We all know that we need to keep ourselves — and our surroundings — clean and sanitary to prevent disease. But how much do you really know about germs? Read on for some of the biggest myths about germs.
1. You Can Catch a Disease from a Toilet Seat.
Will you get some sort of disease by sitting on a public toilet seat? Almost certainly not. This is the myth that just won’t die. There’s a small chance, to be sure, but it’s also possible to spontaneously combust. And the likelihood of either happening is so slim that it’s that it’s really not worth worrying about. Your chances are so low, in fact, that a toilet seat is about as germ-y, if not less, as a door handle! And those toilet seat covers? Well, they’re more of a psychological protection than a sanitary one.
2. The Sink is the Germ-iest Place in the Kitchen.
Nope! According to research by NSF International, the biggest germ culprits in your kitchen are refrigerator vegetable and meat compartments, blender caskets, can openers, and rubber spatulas.
3. Air Dryers in Bathrooms are Not Safe.
It is certainly possible that air dryers are less sanitary than paper towels, but by no means is the evidence conclusive in either direction. There is surprisingly little research into this issue, and a lot of the research that IS out there has been funded, or refuted, by these two competing industries.
Until there is a definitive body of research, your best defense is to wash your hands as thoroughly as possible — for at least 20 seconds — and make sure that your hands are completely dry when you leave the restroom.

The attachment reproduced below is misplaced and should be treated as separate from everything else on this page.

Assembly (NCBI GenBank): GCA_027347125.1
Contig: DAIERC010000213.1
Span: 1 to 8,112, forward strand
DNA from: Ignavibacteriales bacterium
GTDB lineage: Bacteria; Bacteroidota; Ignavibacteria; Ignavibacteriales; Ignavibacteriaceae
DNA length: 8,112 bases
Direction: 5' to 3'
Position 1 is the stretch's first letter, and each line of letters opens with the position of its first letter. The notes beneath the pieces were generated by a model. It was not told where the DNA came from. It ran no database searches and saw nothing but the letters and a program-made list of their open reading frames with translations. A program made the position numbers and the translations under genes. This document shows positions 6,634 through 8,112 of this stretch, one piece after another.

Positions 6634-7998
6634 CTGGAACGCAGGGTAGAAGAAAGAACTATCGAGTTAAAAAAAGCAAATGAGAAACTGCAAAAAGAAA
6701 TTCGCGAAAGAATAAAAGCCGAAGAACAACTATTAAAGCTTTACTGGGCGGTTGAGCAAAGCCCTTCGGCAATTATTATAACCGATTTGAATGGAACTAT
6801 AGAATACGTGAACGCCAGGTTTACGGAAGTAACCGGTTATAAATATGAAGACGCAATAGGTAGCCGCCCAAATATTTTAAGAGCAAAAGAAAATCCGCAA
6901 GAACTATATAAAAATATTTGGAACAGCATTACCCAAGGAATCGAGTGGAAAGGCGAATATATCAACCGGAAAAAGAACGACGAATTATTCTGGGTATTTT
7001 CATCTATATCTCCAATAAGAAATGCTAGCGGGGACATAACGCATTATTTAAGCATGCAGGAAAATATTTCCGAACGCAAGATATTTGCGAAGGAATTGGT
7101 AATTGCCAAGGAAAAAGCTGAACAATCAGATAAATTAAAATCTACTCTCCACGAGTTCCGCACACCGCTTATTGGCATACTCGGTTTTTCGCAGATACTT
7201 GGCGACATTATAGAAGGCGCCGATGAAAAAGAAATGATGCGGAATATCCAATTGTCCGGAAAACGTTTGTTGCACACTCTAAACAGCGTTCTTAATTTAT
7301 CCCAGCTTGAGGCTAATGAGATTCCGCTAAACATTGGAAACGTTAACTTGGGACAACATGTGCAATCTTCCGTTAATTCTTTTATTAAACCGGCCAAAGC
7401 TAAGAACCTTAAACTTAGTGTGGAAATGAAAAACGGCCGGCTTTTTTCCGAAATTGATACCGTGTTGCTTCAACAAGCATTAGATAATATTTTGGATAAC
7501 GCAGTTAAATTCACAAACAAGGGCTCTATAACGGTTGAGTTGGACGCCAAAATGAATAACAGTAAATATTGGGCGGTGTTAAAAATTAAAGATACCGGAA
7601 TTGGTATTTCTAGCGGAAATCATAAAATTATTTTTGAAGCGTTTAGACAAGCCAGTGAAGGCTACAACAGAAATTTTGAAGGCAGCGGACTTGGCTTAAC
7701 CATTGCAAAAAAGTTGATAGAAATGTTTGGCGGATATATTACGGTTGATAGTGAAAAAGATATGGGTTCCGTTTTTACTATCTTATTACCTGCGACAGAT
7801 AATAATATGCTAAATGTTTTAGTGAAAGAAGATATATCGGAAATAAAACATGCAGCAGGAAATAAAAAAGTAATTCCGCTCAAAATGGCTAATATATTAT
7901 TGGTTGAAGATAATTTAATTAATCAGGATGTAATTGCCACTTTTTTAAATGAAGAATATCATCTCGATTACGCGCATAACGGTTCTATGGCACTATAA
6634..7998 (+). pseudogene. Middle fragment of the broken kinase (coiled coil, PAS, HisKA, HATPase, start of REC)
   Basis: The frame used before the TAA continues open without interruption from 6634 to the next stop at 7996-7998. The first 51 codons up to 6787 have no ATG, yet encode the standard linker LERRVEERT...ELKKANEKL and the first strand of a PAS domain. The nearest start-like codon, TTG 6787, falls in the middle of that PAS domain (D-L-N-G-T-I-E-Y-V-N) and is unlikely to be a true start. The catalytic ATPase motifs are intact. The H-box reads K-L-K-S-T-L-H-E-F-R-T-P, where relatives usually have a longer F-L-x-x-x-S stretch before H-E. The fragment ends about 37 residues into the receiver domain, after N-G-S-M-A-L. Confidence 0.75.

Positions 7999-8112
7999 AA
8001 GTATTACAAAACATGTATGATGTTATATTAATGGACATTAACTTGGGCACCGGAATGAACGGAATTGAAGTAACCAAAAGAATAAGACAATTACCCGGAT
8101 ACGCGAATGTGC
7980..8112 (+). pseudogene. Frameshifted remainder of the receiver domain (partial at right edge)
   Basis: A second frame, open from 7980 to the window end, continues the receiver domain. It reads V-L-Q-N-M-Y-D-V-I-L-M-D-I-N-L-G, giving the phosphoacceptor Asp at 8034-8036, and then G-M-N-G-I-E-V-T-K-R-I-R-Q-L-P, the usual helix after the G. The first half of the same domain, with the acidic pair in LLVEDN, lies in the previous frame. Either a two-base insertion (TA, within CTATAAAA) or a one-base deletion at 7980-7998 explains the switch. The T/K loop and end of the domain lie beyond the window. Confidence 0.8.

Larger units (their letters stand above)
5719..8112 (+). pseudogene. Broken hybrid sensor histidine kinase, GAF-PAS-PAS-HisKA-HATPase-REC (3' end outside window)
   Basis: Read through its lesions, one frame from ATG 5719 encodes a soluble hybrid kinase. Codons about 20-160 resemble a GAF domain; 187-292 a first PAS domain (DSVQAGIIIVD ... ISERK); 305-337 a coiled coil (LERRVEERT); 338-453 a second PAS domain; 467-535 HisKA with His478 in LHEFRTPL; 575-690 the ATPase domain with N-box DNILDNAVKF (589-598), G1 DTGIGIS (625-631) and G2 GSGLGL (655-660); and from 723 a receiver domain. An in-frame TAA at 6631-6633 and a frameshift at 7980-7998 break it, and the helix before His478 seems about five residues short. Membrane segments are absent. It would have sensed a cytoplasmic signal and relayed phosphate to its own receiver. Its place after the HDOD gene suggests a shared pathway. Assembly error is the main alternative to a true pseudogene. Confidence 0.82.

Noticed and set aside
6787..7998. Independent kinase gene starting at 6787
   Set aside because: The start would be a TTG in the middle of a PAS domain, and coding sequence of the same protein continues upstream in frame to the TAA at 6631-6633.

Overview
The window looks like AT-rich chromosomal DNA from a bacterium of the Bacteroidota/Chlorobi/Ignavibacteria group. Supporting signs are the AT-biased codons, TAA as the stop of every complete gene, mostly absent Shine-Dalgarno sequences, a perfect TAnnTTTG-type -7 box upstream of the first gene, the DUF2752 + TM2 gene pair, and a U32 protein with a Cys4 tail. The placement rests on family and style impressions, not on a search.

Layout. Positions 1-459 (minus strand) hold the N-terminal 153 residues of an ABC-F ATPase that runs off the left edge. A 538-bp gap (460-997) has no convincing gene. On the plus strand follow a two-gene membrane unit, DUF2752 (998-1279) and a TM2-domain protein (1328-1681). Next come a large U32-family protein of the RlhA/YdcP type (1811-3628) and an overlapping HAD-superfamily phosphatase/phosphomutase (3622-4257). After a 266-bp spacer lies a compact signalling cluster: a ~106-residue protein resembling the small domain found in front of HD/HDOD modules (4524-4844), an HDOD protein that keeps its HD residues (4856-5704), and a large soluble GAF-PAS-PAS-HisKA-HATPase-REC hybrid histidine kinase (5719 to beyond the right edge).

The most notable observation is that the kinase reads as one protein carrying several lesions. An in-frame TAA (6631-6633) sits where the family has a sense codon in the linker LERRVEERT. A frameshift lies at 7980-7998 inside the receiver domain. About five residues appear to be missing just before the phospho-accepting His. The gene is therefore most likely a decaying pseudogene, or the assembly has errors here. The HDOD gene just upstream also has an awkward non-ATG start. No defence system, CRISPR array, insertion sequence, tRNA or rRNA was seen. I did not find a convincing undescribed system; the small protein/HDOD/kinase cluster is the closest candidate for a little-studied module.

4. Planes are Safe.
If you’ve ever seen a fellow passenger with a face mask on a plane, you’ve probably realized that airplanes aren’t exactly the safest place for people with compromised immune systems. Even though airplanes get cleaned regularly, they’re still bastions of germs and bacteria that can live for at least a week. The water on planes can be dangerous, too. in one study conducted by the United States Envrionmental Protection Agency, 15% of water on planes tested positive for coliform, which is used as an indicator for harmful bacteria.
5. A Dog’s Mouth Is Cleaner Than a Person’s Mouth.
Sorry, Fido, this just ain’t true. There may be a long-held belief that your beloved pooch has a cleaner mouth than you do, but, well, there’s a big factor that is often overlooked: the types of bacteria found in dogs’ mouthes are typically different than the types of bacteria found in humans’ mouths. It’s just not a fair comparison.
6. Sponges are Good for Cleaning Kitchens.
Is a sponge the best way to clean your kitchen counters? Nope! In fact, using a sponge won’t clean your counters. What it will do instead is push the germs and grime around.Sponges usually contain millions of bacteria, and that’s not something you want on your countertop! It’s better to use paper towels.
If you still insist on the sponge, make sure to clean it daily — a quick zap in the microwave will kill nearly all of the germs — and replace it frequently.
7. Antibacterial Soap is the Best Way to Protect from Germs.
Having clean hands is one of the simplest and best ways you can keep yourself and your loved ones healthy. But is antibacterial soap the way to go? According to the United States Food and Drug Administration, there’s no real benefit to antibacterial soaps in comparison to regular soaps. In fact, antibacterial soaps contain chemicals that haven’t been thoroughly tested. Even more data has suggested that the risks outweigh the benefits of antibacterial soap.
8. The 5 Second Rule is True.
Sorry, folks, this one has been thoroughly debunked. Study after study, both in research laboratories and on popular television shows, have proven that dangerous bacteria can stick to food dropped on the floor in a split second, not 5 seconds. If your food falls on the floor, consider it a lost cause.